Well, it might be difficult to understand for Americans. Most of our sports arose from the amateur sporting clubs and collegiate ranks, where there was always a sense of "fair play" involved. Although soccer rules initially developed from the fusion of various rules of football games played at English public (what we call "private") schools, games of "mob football" between neighboring towns were often played with few rules, hundreds of people, numerous injuries, and even the occasional death. The Football Association was formed and initial rules outlawing certain types of foul play were introduced. As the British codified association football as the "no hands" sport we know, they spread it to other countries, where clubs formed across social and political divides and games had significance beyond just the play on the field. Winning had more meaning, so notions of fair play often fell by the wayside. Thus different countries developed their own tolerances for what constituted foul play. By the time the World Cup really started to take off in the 1950s, it was commons for teams facings a high-skill player like Pele or Ferenc Puskas of Hungary to send out their "hard men" to try to take them out of the game. I've heard Pele often got brutalized by teams trying to counter his wizardry with the ball. Add to that the fact that substitutions generally weren't allowed until the 1960s and you can see the incentives there were for injuring star players. Your guy may get sent off, but the other team is down to 10 men as well. The bonus is that your guy comes back but the other team might lose their star for the rest of the tournament. Many accounts of games in the '50s and '60s tell of games turning into all out wars on the pitch and spreading into the stands.

    With international matches, part of the problem was arose from language barriers and players not knowing what would and what would not be tolerated. It wasn't until 1970 that yellow and red cards were introduced in the World Cup to provide a non-verbal means of sanctioning a player and attempts were made to standardize notions of dangerous play. That, coupled with increased allowances for substitutions really opened up the game to where we see more teams playing a free-flowing style. The red card for accumulation of yellows is not unlike a pitcher getting tossed for throwing at a batter after the ump issues a warning. The difference is that the player in soccer only gets tossed for warnings he's personally received. Making the player sit out a match for accumulation of yellows guards against teams using "goons" who just collect yellows without fear of repercussions in future matches.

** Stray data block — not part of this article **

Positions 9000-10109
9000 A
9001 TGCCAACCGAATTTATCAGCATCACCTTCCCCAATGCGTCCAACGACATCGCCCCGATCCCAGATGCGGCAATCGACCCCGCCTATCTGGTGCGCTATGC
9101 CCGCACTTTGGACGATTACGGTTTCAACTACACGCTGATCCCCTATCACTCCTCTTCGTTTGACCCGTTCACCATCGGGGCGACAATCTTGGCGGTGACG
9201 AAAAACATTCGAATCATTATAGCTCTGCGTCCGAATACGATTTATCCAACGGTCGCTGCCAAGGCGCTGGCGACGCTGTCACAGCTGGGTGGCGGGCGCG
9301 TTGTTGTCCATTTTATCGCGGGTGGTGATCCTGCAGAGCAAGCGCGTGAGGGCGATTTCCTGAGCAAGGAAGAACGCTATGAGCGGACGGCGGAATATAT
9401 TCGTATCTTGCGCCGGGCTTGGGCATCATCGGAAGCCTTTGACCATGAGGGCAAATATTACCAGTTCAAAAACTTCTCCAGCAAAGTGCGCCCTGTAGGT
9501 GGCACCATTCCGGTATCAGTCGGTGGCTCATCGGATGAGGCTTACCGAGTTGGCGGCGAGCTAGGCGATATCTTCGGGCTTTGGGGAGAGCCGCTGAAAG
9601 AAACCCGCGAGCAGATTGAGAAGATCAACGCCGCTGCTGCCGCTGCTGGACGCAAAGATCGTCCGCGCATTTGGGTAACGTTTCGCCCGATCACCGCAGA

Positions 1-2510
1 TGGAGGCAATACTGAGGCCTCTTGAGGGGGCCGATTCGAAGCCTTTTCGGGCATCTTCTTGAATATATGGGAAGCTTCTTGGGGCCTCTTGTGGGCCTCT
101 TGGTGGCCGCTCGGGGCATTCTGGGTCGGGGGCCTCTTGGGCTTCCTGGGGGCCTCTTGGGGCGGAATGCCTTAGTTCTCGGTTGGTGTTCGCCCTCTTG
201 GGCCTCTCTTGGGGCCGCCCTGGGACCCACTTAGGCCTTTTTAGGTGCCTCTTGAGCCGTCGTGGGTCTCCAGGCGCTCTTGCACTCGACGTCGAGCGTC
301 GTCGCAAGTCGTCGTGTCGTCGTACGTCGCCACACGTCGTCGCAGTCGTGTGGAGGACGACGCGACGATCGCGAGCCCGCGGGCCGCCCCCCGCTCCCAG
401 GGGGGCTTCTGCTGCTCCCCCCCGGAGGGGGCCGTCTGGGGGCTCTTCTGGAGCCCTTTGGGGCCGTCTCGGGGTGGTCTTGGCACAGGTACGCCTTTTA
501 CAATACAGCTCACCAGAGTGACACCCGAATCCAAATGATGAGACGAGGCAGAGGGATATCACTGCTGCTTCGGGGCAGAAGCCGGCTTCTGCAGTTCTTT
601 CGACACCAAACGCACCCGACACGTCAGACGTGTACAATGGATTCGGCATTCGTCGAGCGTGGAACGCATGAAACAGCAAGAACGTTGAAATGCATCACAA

Thanks for the background info. I guess my problem with the accumulative yellows is that I don't particullarly care for them carrying over into another tournament. Is it two yellows in two games? or just two accumulative yellows?

    I watched some of the Champions league final and in one of the biggest soccer events Chelsea was playing with a couple of their best playes out because of what happened in the previous games. The game kinda lacked something without those players. In the Euro events I tend to root for the English and Germans (my heritage) and I just don't understand Rooney being out for 3 games for something that didn't happen in the Euro Cup.

  5. #109
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    Re: EURO 2012

    Goal line technology strikes again!
    Quote Originally Posted by Scrap Irony View Post
    Calipari is not, nor has he ever been accused or "caught", cheating. He himself turned in one of his players (Camby) for dealing with an agent to get one Final Four overturned. The other is all on the NCAA and Rose. (IF Rose cheated.)
    "Cheering for Kentucky is like watching Star Wars and hoping Darth Vader chokes an ewok"


  6. #110
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    Re: EURO 2012

    Quote Originally Posted by WMR View Post
    Goal line technology strikes again!
    What's the point of having an extra official on the line if he can't correctly make the one call that he's tasked with?
    "The players make the manager, it's never the other way." - Sparky Anderson

  7. #111
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    Re: EURO 2012

    Quote Originally Posted by bucksfan2 View Post
    Thanks for the background info. I guess my problem with the accumulative yellows is that I don't particullarly care for them carrying over into another tournament. Is it two yellows in two games? or just two accumulative yellows?